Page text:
Brain-immune Interactions in Neurodegenerative Disease (2016-2017)
Alzheimer’s disease is a complex chronic disease of the brain that significantly decreases memory and learning, and is ultimately fatal. The mechanism behind the onset or progression of Alzheimer’s remains unknown. Although the common view is that A-beta peptide is the principal causative factor, multiple unsuccessful clinical trials have lessened the enthusiasm for this concept and have stimulated the search for alternative pathways. Understanding these pathways may increase our ability to offset this devastating disease process.
Experiments in the Colton, Gottshalk and Chiba-Falek Labs in the Department of Neurology are designed to understand basic pathophysiological mechanisms of brain disease. This project team focused on the study of neurodegeneration and, in particular, Alzheimer’s disease.
Late-onset Alzheimer’s Disease (LOAD) accounts for roughly 99% of Alzheimer’s cases and is the most common cause of dementia. Age is the greatest known risk factor for LOAD. The next strongest risk factor is genetic background, which accounts for 58-79% of the predisposition to LOAD. In 2010, the structural variant TOMM40’523 was associated with the age-of-onset of LOAD. One of this year’s sub-projects aimed to further characterize the TOMM40 gene and investigate the functional role of TOMM40’523. To examine the regulatory role of TOMM40’523 on gene expression, team members attempted to detect the presence of a rare alternative splice variant within human brain tissue. They developed an assay to analyze TOMM40 splicing, and examined the stability of the TOMM40’523 genomic locus using two systems to genotype for potential poly-T variations.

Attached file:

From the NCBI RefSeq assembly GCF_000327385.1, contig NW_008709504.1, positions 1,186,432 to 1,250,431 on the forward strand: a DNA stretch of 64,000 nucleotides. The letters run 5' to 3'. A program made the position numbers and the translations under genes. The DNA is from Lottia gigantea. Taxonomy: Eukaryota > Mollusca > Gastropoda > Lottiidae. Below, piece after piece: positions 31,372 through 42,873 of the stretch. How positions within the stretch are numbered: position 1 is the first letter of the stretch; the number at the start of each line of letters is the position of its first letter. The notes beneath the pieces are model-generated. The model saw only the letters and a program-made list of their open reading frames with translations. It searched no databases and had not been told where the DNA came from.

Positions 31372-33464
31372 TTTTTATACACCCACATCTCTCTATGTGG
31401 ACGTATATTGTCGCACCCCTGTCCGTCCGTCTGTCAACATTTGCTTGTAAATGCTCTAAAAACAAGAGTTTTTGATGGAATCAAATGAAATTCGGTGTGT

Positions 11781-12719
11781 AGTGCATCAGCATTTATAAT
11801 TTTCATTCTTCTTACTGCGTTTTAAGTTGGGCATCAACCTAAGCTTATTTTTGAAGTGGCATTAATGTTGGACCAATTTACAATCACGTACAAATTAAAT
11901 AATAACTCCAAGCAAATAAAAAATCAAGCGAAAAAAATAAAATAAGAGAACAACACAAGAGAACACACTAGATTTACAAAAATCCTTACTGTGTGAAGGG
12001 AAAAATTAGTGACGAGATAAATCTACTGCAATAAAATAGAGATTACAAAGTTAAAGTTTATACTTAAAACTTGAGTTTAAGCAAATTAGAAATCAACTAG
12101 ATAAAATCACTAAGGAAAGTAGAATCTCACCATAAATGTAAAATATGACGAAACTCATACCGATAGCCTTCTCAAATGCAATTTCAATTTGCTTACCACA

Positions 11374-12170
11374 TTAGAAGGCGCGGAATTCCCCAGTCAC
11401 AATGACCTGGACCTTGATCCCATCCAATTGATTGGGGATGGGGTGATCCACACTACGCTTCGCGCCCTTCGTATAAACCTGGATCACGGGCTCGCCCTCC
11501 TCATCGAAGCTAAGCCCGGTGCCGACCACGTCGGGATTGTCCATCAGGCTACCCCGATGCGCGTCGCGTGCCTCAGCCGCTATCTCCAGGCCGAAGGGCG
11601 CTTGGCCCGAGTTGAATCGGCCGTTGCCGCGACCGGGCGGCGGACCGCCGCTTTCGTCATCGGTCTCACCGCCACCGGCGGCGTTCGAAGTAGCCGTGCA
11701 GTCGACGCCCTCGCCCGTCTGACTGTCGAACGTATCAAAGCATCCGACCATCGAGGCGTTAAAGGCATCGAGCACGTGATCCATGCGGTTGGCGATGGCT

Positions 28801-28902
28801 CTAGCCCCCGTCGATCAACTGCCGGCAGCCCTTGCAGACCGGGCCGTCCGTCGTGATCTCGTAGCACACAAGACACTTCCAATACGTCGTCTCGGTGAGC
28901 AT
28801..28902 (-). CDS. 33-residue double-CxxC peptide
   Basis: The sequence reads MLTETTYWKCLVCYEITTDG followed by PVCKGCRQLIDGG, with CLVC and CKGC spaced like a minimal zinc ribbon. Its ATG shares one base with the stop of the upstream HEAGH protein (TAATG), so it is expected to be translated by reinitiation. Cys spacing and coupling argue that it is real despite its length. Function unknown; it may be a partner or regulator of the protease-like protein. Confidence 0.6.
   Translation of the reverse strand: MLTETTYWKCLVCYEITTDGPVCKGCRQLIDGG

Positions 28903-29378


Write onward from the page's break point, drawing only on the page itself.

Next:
Using the splice analysis assay, the team was able to detect a novel TOMM40 alternative splice variant. Poly-T instability was not detected in either system. Researchers will continue to investigate the role of the TOMM40’523 structural variant in neurodegeneration.
Summer 2016 – Spring 2017
Genomic Instability in Alzheimer’s Disease: TOMM40 Poly-T Variations (Kathy Z. Dai, Omolara-Chinue Glenn, Julio A. Barrera, Ornit Chiba-Falek)
Family-oriented activities at Duke Institute for Brain Sciences (DIBS) Discovery Day (April 9, 2017)
Genomic Instability in Alzheimer’s Disease: TOMM40 Poly-T Variations (honors thesis by Kathy Dai, Neuroscience)
This Team in the News
See earlier related team, Brain-immune Interactions in Neurodegenerative Disease (2015-2016).
- Ornit Chiba-Falek, School of Medicine-Neurology
- William Gottschalk, School of Medicine-Neurology
/undergraduate Team Members
Kathy Dai, Neuroscience (BS)
Ryan Kramer, Evolutionary Anthropology (BS)
Christine O'Connell, Neuroscience (BS)
Rema Shah, Neuroscience (BS)
/yfaculty/staff Team Members
Carol Colton, School of Medicine-Neurology